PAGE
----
This understanding of the past as it relates to and makes up the present marks a defining quality found in Varda’s films and visual art alike. “I’ve been crossing the time for years,” she said when asked about her use of time as a theme. To be sure, however, her relationship to the past is not born out of nostalgia. “The past doesn’t mean too much to me because it’s always there. Not as a memory thing. As making it alive again,” she clarified. “The past is there. You take it and bring it on the table. It’s still alive.” For Varda, the past is always present.

    Cinema, she explained, lends itself to this rearranging of time. “In film, the cinema language accepts that you go from one place to another…Sometimes, you can put the time, shut the time together and say, ‘hey, that went before’ and install…and it’s still alive” This is demonstrated in her film, Jacquot de Nantes (1991), which focuses on the life and work of her late husband and fellow Left Bank director Jacques Demy. Screening at FIAF on March 14th, the film blends documentary footage of an elderly Demy with clips from his films and reimagined footage about his childhood shot by Varda, showing that the past can come before and after footage from the present and still create a reality that makes sense—even if the parts are out of order. Her films, in this way, replicate how life is actually experienced: a constant blend of what has happened and what is happening.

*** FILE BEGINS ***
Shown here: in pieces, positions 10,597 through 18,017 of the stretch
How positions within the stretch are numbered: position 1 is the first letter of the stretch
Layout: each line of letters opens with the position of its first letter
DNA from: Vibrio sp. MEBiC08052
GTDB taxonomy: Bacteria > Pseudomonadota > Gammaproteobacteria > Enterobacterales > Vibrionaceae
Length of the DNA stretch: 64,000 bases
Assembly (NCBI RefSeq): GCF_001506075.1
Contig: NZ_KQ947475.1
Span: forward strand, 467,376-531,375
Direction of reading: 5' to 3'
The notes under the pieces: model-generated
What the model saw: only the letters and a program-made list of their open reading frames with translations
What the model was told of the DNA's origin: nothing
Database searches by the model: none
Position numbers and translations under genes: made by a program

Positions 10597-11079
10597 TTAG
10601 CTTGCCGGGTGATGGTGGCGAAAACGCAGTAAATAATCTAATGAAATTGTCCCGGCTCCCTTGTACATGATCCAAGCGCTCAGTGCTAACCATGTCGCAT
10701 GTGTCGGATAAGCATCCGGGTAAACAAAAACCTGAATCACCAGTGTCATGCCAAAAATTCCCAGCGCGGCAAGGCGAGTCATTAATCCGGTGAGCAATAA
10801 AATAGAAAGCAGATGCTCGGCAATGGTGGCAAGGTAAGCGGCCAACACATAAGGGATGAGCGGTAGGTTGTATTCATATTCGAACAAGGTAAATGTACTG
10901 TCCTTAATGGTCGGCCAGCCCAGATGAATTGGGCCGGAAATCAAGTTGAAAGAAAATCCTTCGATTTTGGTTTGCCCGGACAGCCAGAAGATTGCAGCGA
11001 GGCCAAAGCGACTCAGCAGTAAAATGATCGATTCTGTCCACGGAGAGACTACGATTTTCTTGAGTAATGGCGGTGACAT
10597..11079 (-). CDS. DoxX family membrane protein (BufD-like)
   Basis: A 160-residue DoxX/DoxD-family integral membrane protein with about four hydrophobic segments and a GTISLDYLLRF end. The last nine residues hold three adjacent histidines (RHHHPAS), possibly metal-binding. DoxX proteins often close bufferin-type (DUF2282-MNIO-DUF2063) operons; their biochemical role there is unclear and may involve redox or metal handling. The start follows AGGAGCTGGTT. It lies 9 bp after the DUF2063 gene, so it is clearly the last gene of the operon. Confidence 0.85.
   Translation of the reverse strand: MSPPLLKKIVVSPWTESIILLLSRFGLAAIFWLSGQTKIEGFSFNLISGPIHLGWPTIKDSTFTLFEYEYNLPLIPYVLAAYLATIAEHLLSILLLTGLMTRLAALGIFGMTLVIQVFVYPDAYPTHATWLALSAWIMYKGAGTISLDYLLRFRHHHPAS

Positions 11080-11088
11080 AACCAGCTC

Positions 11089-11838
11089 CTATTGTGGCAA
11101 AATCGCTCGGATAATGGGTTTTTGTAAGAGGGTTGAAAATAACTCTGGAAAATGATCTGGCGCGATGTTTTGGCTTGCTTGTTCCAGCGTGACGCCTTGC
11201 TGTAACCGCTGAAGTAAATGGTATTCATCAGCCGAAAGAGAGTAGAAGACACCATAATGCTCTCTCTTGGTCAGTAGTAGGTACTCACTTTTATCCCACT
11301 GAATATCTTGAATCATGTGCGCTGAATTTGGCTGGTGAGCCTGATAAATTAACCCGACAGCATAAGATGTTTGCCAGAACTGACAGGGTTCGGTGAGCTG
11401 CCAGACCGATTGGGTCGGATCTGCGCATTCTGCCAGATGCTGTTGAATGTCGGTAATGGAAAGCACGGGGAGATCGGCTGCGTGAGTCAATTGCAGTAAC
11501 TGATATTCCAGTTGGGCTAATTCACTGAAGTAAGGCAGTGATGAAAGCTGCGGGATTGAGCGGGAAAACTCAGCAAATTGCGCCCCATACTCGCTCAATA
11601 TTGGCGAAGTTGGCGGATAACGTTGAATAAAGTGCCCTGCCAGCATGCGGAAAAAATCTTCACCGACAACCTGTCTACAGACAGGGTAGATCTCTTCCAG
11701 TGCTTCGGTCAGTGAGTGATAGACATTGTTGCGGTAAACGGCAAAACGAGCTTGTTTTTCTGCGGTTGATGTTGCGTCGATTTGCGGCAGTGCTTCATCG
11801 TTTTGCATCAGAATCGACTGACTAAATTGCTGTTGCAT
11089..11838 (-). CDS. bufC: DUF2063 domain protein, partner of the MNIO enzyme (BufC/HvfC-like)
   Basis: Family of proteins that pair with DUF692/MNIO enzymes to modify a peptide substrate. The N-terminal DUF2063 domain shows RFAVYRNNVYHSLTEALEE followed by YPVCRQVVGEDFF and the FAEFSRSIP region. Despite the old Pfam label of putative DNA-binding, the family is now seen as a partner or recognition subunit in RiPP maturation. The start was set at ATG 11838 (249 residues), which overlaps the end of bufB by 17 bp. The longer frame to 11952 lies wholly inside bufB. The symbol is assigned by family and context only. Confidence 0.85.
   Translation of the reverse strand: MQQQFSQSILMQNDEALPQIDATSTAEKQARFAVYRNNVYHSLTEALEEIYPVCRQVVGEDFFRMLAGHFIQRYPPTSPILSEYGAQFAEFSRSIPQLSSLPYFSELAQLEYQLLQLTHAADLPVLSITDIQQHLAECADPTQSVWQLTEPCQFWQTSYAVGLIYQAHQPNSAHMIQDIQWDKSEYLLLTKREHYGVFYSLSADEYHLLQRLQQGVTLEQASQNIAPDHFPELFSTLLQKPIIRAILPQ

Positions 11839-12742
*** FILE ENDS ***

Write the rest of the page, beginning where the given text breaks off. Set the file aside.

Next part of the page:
Le Triptyque de Noirmoutier, 2004-2005. Photo Courtesy: Genevieve Hanson

    Le Triptyque de Noirmoutier, 2004-2005. Photo Courtesy: Genevieve Hanson

    Now, in her visual art, Varda expands her concept of time along a new axis to include moments that happen simultaneously in the present. Take, as an example, her current triptyque video installation at Blum & Poe, Le Triptyque de Noirmoutier, which features a central video flanked on either side by two separate videos that seem, at first, unrelated to the centerpiece. Projected onto three independent wooden panels, the triptyque can be closed down to show only the central image—what you would see at the cinema—or opened up to enlarge the frame of reference to include the two other panels. As the piece progresses, figures from the main video come in and out of the center panel, emerging or leaving the scenes on the side panels. Here, Varda grapples with the question of what lies beyond of the privileged space of the traditional cinema screen. What do you miss when you restrict the field of vision? What can’t cinema show?